Cities will drive development in Libya

13 October 2009

A $54bn initiative will turn the Gulf of Sirte into an industrial hub. Energy cities could be the catalyst needed to kick start the private sector

Tripoli has announced a bold $54bn initiative to turn the Gulf of Sirte into an industrial hub in a bid to create thousands of jobs and attract multi-billion-dollar investments from major international companies.

The development of the oil-export towns of Marsa el-Brega and Ras Lanuf into ‘energy cities’ – industrial clusters based around oil and gas processing and distribution facilities – was two years in the planning, and will take 20 years to execute.

The scheme includes new petrochemicals production, power stations and oil refineries, along with a major holiday resort, all of which are to be developed in joint ventures with foreign companies.

One of the key recommendations from the developer of the masterplan for the scheme, US engineering company Fluor Corporation, is that major reforms are undertaken to make Libya’s business environment more attractive.

Libya has been a notoriously difficult arena for business in the past, and nearly two decades of US-imposed trade embargoes between 1986 and 2004 have helped make it an unknown quantity for many international companies. It will come as welcome news, then, that Fluor’s recommendations have been taken on board.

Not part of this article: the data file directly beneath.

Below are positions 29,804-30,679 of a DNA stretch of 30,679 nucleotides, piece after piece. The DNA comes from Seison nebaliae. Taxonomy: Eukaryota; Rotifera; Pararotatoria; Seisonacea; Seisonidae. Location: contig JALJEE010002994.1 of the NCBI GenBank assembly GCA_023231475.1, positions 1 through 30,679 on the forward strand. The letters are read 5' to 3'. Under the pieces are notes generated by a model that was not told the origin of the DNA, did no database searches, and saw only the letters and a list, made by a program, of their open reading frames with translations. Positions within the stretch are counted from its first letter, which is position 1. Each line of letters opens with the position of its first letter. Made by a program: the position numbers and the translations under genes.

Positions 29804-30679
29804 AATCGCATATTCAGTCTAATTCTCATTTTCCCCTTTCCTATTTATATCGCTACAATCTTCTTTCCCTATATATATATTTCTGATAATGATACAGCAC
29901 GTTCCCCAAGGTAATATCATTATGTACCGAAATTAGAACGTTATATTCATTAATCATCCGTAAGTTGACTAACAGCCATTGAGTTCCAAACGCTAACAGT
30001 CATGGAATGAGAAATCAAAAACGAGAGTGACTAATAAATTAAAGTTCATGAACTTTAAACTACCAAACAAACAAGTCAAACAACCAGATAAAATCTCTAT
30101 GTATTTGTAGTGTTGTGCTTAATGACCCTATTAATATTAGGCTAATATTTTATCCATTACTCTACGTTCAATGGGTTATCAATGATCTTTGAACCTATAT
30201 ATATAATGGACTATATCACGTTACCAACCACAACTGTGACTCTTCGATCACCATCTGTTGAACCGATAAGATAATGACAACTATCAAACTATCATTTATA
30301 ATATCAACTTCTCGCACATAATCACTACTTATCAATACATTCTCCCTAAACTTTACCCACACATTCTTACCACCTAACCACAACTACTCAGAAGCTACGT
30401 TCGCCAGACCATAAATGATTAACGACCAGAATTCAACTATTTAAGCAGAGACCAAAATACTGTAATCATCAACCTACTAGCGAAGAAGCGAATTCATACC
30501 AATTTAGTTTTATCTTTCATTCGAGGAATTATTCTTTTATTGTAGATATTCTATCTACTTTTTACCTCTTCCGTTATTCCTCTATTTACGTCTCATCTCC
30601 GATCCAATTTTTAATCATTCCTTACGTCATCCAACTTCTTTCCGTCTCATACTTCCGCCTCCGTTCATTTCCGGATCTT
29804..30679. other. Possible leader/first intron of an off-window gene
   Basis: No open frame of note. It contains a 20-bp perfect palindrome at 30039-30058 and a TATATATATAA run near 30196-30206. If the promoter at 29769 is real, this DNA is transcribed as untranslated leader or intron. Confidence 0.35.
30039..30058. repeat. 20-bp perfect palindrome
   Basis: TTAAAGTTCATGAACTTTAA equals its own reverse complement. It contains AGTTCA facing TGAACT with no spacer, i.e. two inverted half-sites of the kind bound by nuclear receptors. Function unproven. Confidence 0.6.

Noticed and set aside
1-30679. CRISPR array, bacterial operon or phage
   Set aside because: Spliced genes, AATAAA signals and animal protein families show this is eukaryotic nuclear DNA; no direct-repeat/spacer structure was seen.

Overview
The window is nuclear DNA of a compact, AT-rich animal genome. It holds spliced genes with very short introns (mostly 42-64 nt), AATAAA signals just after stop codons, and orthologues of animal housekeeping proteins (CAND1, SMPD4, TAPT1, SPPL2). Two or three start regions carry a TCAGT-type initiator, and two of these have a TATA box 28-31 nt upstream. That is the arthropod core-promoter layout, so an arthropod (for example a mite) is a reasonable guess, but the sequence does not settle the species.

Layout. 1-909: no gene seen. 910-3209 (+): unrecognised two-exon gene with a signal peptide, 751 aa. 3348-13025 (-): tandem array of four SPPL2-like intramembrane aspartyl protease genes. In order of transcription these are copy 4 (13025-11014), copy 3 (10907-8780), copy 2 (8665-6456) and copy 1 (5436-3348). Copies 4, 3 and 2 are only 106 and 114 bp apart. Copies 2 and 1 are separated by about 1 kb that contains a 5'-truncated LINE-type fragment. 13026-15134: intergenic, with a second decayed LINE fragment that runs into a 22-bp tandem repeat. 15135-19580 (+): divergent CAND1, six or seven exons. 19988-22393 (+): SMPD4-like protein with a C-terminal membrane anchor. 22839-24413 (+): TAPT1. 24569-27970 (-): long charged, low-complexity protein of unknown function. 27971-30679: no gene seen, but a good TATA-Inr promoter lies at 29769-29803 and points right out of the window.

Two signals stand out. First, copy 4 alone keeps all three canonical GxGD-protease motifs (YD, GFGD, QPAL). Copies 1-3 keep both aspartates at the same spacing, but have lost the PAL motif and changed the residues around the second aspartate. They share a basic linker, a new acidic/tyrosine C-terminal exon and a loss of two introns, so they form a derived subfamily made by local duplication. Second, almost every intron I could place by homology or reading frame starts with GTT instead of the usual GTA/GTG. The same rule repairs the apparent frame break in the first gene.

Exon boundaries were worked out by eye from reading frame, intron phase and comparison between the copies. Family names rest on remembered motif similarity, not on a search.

The developer of the project, the state-run Economic & Social Development Fund, will take over control of the downstream oil and gas industry to make the development of new projects easier, easing fears that state energy firm National Oil Corporation (NOC) would interfere unduly in the energy cities.

Libya’s development agency, the Economic Development Board, is also involved in the scheme, and says it will work with the gov-ernment to make the country as attractive as possible to investors, with tax incentives a high priority.

If the two government bodies can make the necessary reforms work, the energy cities development could be the catalyst needed to kick start the country’s feeble private sector.

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